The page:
Web Word Quests Site   

There is one search term on this page.

Words: “abdicant” to “vindictive”

Words that include: dic-, dict-
(Latin: talk, speak, say, tell, declare)

To find the word of your choice, you may either scroll down until you find it or use the “Edit”, then “Find”, and “Find on Page” feature that your browser provides so you can go directly to the word you want.

One who abdicates.
1. To proclaim or declare to be no longer one’s own, to disclaim, disown, cast off; especially, to disown or disinherit children. Now only as a technical term of Roman Law (L. abdicare filium, also patrem).
2. To formally give up (a right, trust, office, or dignity); to renounce, lay down, surrender, abandon; at first implying voluntary renunciation, but now including the idea of abandonment by default.
3. To renounce or relinquish sovereignty, or its equivalent.
1. The action of formally renouncing, disowning, or casting off. Now only applied to the disowning of a son in Roman Law.
2. Resignation, surrender, renunciation (generally).
3. Resignation or abandonment, either formal or virtual, of sovereignty or other high trust.
4. Formal renunciation or relinquishment of the ownership of goods by an insurer to the underwriters; abandonment.
One who abdicates.
1. Attached by one’s own inclination, self-addicted to (a practice); devoted, given, inclined to.
2. To devote, give up, or apply habitually to a practice.
3. Formally made over or bound (to another); attached by restraint or obligation; obliged, bound, devoted, consecrated.
4. One who is addicted to the habitual and excessive use of a drug.
1. The state of being addicted (self-addicted) or given to a habit or pursuit; a devotion to a cause or to special objectives.
2. A state of being addicted to a drug; a compulsion and need to continue taking a drug as a result of taking it in the past.
3. In Roman Law, a formal giving over or delivery by sentence of court; hence, a surrender, or dedication, of any one to a master.
A specialist in the study and treatment of addictions.
The study and treatment of addictions.
A reference to a drug, etc.: to which one may become addicted; causing dependence, habit-forming.
Kindliness in speech.
1. To praise, commend; then later, to bless, wish well to.
2. As when expressing a wish: Bless you!
1. The utterance of a blessing; solemn invocation of blessedness upon a person; devout expression of a wish for the happiness, prosperity, or success of a person or enterprise.
2. Blessing carried into practical effect, blessedness; kindly favor, grace.
1. To affirm the contrary of; to declare untrue or erroneous; to deny categorically.
2. To deny the words or statement of (a person).
3. Of a statement, action, etc.: to be contrary to in effect, character, etc.; to be directly opposed to; to go counter to, go against.
1. The action of speaking against or in opposition to (an action, proposal, etc.); gainsaying; opposition.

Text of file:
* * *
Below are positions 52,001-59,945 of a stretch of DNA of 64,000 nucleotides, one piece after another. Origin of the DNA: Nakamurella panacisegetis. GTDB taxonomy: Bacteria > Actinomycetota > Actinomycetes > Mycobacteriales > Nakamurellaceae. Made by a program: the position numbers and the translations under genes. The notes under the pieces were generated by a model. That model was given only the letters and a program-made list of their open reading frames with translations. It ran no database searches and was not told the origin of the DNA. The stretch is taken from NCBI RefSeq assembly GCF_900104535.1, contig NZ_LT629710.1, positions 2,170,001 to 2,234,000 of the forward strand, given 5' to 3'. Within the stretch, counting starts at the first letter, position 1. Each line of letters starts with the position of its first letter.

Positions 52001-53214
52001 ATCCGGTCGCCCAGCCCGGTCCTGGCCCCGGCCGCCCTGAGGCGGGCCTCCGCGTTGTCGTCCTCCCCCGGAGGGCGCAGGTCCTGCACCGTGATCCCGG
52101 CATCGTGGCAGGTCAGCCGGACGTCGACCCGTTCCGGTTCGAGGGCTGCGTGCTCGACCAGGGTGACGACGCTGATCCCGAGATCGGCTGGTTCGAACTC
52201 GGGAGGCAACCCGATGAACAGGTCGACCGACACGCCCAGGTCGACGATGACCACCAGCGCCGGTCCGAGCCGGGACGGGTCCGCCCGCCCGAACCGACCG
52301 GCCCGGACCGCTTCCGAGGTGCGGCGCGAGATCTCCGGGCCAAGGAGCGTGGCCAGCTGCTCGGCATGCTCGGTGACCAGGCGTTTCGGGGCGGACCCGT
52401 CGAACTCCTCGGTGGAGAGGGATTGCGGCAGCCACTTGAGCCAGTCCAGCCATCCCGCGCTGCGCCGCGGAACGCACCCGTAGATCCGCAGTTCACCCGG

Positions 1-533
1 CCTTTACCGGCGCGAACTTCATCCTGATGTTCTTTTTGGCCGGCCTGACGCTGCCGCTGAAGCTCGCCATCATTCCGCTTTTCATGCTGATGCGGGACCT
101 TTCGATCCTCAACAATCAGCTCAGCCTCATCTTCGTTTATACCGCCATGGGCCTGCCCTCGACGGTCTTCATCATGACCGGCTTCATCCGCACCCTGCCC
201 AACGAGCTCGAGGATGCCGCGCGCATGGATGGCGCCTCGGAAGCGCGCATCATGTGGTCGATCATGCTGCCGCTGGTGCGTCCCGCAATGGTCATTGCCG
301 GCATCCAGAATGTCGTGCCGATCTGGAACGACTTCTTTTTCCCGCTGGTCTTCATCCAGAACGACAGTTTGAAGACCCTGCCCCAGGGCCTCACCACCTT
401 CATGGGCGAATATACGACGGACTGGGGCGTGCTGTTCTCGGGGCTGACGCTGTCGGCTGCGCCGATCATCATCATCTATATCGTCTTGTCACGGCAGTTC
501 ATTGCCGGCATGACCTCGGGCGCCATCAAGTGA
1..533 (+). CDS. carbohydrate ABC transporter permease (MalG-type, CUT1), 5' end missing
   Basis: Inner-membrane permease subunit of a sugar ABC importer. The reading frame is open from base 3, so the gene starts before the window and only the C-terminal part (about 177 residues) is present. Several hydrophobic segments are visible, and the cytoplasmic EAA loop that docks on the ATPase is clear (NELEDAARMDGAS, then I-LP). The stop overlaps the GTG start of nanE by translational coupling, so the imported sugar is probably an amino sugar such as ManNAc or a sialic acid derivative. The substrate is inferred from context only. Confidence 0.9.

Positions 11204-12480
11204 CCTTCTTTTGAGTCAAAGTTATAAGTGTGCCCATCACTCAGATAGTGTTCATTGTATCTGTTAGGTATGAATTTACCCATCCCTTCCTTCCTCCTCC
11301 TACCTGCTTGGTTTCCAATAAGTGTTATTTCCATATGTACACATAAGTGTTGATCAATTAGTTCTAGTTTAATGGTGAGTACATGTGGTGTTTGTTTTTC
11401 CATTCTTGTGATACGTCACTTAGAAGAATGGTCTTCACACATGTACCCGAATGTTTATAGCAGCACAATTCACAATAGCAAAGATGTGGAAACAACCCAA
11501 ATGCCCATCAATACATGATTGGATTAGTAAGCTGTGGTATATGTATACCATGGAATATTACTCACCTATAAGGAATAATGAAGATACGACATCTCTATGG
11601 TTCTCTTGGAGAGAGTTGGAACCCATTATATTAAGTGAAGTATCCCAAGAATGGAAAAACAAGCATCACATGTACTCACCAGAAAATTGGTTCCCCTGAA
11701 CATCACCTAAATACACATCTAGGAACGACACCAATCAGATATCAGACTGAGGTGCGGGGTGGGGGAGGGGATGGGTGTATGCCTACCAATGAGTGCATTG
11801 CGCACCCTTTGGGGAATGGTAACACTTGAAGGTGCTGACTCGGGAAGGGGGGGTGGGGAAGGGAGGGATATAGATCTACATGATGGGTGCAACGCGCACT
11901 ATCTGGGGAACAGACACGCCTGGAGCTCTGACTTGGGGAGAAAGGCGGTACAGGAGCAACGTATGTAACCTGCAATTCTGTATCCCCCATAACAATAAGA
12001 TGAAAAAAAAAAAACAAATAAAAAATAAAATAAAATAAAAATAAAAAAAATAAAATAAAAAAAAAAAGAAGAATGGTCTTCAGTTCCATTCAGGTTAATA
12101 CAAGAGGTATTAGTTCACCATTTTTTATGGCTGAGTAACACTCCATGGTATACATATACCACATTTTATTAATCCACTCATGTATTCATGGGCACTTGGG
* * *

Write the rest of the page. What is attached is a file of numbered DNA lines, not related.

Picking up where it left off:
2. The action of contradicting or declaring to be untrue or erroneous; affirming the contrary; assertion of the direct opposite; denial.
3. A state or condition of opposition in things compared; variance; inconsistency, contrariety.
4. A statement or phrase which is self-contradictory on the face of it; more fully, a contradiction in terms.
1. Having the quality or character of contradicting; denying that a thing stated is completely true.
2. Inconsistent in itself; containing elements opposed to each other.
3. The opposite, the contrary.
1. From de- (utterly, completely) and dicare, (to proclaim, to tell, to say).
2. To give up earnestly, seriously, or wholly, to a particular person or specific purpose; to assign or appropriate; to devote.
3. To inscribe or address (a book, engraving, piece of music, etc.) to a patron or friend, as a compliment, mark of honor, regard, or affection.
4. To devote or throw open to the use of the public (a highway or other open space).
5. To open formally to the public; to inaugurate, make public.
1. The giving up or devoting (of oneself, one’s time, labor, etc.) to the service of a person or to the pursuit of a purpose.
2. The dedicating of a book, etc.; the form of words in which a writing, engraving, etc., is dedicated to some person.
3. The action of dedicating (a highway, etc.) to the public use.
A trademark for a small hand-held tape recorder used for dictation.
1. To put into words that are to be written down; to utter, pronounce, or read aloud to a person (something which he/she is to write).
2. To prescribe (a course or object of action); to lay down authoritatively; to order, or command in express terms.
3. To use or practise dictation; to lay down the law, give orders.
1. The pronunciation of words that are to be written down.
2. Arbitrary command; the exercise of dictatorship.
1. A person exercising absolute authority of any kind or in any sphere; one who authoritatively prescribes a course of action or dictates what is to be done.